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He was known for many years throughout the U.S. as “the King of Comedy”, except, he was Canadian.
Charlie Chaplin, W.C Fields, Harold Lloyd, Gloria Swanson, and so many more built their careers through work with him.
A whole series of slapstick comedy films involved the Keystone Kops. In fact even today, the term Keystone Kops might still be heard to refer to some bumbling or bungled situation. Custard-pie throwing, bearded villains, bathing beauties, crashed cars, falling off cliffs, out of buildings and so on, were all common fare and popularized by Sennett at his Keystone Studios and later Triangle Films and still later Mack Sennett Comedies, all in California.
Indeed traces of Sennett’s gags and chases and other set-ups can still be seen in films today, all of which owe a tip of the hat to the ground-breaking filmmaker, Mack Sennett, who was born on this day, January 17, 1880, in Richmond in the Eastern Townships of Quebec.
His real name was Michael Sinnott, son of an Irish-Catholic labourer and later inn-keeper.
At age 17, the family left for the U.S, and “Mack” who wanted to be an opera singer started out as a labourer there but quickly gravitated to the entertainment scene eventually ending in New York City.
He worked in a variety of jobs from back up chorus singer, to burlesque, to circus, to Vaudeville, and finally ended up with Biograph Films as an actor. He quickly rose to directing comedies after learning from D.W. Griffith, who passed direction on to Sennett as he felt comedies were somewhat beneath him. Within three years of entering Biograph, Sennett, backed by two investors, was off to Los Angeles to form his own company.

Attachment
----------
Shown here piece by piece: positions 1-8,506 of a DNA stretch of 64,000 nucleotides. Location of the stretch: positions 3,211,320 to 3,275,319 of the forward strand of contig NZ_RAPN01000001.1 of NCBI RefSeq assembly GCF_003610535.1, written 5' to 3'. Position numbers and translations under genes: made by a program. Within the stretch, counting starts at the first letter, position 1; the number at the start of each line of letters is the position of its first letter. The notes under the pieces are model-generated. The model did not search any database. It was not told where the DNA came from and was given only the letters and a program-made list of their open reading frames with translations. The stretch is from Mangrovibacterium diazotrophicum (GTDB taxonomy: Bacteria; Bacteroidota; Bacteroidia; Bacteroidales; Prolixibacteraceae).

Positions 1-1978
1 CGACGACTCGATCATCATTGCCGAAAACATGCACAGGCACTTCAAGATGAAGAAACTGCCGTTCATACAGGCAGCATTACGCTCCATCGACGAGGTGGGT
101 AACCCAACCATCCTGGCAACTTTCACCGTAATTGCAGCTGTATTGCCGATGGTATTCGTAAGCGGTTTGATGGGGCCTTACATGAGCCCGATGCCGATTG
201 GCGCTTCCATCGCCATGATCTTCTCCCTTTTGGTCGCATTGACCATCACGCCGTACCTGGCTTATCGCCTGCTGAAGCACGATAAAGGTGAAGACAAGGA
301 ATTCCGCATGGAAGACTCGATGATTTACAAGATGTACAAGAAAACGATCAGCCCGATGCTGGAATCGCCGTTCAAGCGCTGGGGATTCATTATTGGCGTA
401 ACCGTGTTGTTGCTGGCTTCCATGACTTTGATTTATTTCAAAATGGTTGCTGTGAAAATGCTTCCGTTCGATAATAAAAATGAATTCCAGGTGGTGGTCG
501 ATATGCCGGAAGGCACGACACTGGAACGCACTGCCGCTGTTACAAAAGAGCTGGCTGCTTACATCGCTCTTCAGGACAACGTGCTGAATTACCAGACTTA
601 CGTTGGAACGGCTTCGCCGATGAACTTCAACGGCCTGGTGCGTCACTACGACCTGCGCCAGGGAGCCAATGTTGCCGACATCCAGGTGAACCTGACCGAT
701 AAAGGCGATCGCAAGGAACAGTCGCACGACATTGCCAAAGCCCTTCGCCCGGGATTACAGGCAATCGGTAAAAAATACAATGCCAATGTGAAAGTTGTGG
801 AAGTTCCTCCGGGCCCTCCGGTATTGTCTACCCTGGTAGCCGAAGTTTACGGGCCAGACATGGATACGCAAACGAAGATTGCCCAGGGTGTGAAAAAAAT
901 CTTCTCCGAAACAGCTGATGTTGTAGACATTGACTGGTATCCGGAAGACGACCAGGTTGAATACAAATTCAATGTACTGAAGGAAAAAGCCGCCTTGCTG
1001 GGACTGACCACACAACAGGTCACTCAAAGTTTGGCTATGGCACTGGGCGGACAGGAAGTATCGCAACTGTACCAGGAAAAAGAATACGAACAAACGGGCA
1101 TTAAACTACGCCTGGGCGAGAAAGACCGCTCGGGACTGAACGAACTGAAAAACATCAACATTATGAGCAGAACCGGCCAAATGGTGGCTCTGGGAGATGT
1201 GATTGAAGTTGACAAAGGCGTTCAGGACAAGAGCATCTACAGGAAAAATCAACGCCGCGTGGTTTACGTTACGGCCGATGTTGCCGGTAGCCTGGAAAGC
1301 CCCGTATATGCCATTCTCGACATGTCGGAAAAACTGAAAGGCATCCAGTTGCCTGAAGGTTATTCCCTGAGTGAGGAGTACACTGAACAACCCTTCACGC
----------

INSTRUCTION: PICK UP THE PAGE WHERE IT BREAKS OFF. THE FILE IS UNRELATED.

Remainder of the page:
He quickly developed a slapstick style, and amassed a pool of talent involving names who themselves would later go on to become legend. Charlie Chaplin developed his “little tramp” character while under Sennett’s direction and within a year, was off on his own towards fame and fortune. WC Fields was also among Sennett’s finds.
The stock market crash however, almost brought Sennett to ruin, although he did manage to struggle through and indeed transition into the “talkies” period.
However, after about 1,000 films, times and tastes had changed and by the mid thirties the legendary filmmaker had basically retired although he would still occasionally make cameo appearances on TV decades later.
Canadian Mack Sennett, the King of Comedy who had so helped developed the Hollywood film industry, died at age 80, on November 5, 1960 in Los Angeles.
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